“No. No more work” he said, to my relief. He looked at me. “You’re all baby batter. You’re a smart kid but we need to get some of that cum off your brains. You need to be a man, like me or your father. You need to be clear and clinical and sharp. We need to get that cum off of your brain so you can grow up.”

I dribbled another useless comment, as I was wont to do at the time. I realised we were in the seedy side streets of Union Street, next to the bus depot and the closed down auto repair shop. There were no orange streetlights around here.

“What are we doing here?” I wasn’t so much worried or confused as tired and hungry. I was off the clock and out of work. I wanted a shower and something to eat.

“Just looking a-sunshine. Just looking. Whatsamatta? You don’t wanna fuck a hot woman?”

Well, I did and I didn’t. I did, but not one of thesewomen. Plus, I really wastired and hungry. I’d worked all day. She probably wouldn’t be getting the best me I could have offered. Not that it mattered. Two pumps and a squirt would have been the best I could have mustered back then no matter what the time of day. Kids are horny bastards and eager to get started. They don’t care about performance or what their grade was. It’s only when you get older you start to care about shit like that, and then perhaps a little too much. Nazmi drove slowly around the corners and peered into the shadows.

“You a-scared a-sunshine?” he asked

“No” I replied. I actually wasn’t. Why would I have been?

Eventually he put his foot on the gas and we eased back out into the centre of town, heading for home. He hadn’t seen anything he liked.

“Don’t worry” he said with a wry smile, lightening up again. “Tomorrow we’ll go to Amanda’s.”

That had done it. I was too beat to worry about it when I got home. But once I woke up it was all over my mind;

‘What and where was ‘Amanda’s?’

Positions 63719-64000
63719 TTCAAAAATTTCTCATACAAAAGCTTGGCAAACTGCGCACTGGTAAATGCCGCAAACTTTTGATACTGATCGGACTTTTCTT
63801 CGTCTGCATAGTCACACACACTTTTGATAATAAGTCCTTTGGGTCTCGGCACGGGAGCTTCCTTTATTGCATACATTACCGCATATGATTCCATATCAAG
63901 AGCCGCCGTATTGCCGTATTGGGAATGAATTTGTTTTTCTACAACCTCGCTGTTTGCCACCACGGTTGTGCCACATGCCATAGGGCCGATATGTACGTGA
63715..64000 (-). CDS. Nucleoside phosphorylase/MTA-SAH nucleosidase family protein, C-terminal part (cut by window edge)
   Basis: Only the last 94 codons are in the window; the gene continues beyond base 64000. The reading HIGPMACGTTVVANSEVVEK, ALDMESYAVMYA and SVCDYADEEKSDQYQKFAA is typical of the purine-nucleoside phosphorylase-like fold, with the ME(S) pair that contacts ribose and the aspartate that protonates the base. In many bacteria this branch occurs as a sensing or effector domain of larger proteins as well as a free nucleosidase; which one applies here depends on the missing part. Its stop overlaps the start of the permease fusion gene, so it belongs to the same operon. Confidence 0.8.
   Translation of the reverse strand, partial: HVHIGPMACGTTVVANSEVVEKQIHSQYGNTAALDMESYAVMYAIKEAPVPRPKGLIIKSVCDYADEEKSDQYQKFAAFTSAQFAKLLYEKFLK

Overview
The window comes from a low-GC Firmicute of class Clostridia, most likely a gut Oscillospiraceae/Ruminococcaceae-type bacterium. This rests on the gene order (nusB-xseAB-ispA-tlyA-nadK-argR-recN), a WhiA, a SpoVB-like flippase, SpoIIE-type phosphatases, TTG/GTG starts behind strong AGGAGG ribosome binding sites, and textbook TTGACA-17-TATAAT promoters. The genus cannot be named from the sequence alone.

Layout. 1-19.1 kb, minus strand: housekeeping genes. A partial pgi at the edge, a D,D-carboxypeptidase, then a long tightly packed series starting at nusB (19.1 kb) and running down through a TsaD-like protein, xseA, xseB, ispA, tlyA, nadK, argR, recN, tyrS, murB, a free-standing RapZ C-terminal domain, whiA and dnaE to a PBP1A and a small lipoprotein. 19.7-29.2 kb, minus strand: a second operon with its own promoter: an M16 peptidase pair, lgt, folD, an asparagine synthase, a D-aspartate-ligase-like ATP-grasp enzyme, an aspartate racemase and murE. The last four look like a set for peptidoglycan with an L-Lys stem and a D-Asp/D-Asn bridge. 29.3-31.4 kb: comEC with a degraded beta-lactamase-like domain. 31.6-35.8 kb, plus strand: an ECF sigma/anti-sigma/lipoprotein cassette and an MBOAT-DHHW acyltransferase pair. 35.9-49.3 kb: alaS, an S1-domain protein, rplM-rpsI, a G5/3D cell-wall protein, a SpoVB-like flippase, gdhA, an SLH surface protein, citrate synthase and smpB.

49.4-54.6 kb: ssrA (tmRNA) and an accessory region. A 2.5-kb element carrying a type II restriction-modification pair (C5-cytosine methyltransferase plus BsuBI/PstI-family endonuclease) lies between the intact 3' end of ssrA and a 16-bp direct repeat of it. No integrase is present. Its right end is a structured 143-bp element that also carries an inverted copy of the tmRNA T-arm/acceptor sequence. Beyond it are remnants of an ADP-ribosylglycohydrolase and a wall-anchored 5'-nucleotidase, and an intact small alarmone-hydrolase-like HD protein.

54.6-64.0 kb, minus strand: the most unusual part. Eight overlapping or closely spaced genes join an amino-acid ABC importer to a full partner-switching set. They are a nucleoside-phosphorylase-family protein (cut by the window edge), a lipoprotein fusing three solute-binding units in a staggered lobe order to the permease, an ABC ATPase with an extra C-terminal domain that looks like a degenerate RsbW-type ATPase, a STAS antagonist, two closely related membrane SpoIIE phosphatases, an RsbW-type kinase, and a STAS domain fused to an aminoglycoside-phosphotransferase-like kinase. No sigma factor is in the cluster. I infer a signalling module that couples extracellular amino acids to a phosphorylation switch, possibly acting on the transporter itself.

All next day I thought about it and imagined it to be all manner of places, but fairly certain which one it would be. When Nazmi showed up for work he was his usual smiling self. He never mentioned anything about last night or tonight and nothing in his demeanour around me even suggested it had happened. My Dad would have killed him if he’d known. Would have killed me too, probably. I kept quiet for all concerned. Besides, I thought, Nazmi was full of talk. All three of these brothers were. They can’t have been getting as much pussy as they always said and, even if they were, now I knew where it was coming from. It didn’t count, to me. Any idiot could pay for it. It wasn’t real.

Still, that night, with my father headed home and what seemed like hundreds of wrapped kebab meat to move, Nazmi and I got to work, our hands getting greasy and stinking of donner meat, me pulling the Coke cans from the fridge. Eventually he looked at me and said

‘Are you ready?’

I shrugged, trying to play it cool. I just wanted to go home again and watch T.V, play some music and laze around.

But we were going to Amanda’s.

We didn’t drive where we had done before. Instead we headed a little way out of town, passing farms and all the rural areas I’d pass if I was helping do deliveries with Maurice, the dim-witted delivery driver who drove the vans we filled all day. After what seemed like a long time but was probably only ten minutes we came to a building with its light on. It said ‘Amanda’s’ on the window and right away you could see it was a hair salon. What the fuck are we doing now?I grumbled to myself with an empty, surly stomach.

Nazmi led the way. When we got inside, he smiled and exchanged hellos, obviously on familiar terms. Right away I saw a girl around my age, helping another woman cut an old ladies’ hair, but really just standing around ineffectual and looking bored. She looked at me and our eyes met before we both hurriedly looked away. She seemed shy and my stomach did that cart wheel flip I’ve since come to learn means you’re about to fall into a world of trouble. She gave off this confident vibe but seemed nervous and shy. She had this pretty brown hair, long and shiny, falling onto the shoulders of a grey cardigan. She had on blue denim shorts and black leggings, chipped black nail polish. She had the deepest, most exotic brown eyes I’d ever seen. I instantly felt weak and a little sick. Then another woman, older, perhaps in her mid-30’s, emerged as if by magic from behind some door I hadn’t even realised was there, and embraced Nazmi with a smile. I saw the younger girl fleetingly look at the scene before her eyes darted over me and back to what she was doing. I understood right away from the similarity between them this was her mother that was greeting Nazmi and me.

‘Come through, come through’ she smiled, ushering us both through the door she had suddenly emerged from. The girl quickly looked once more then turned away.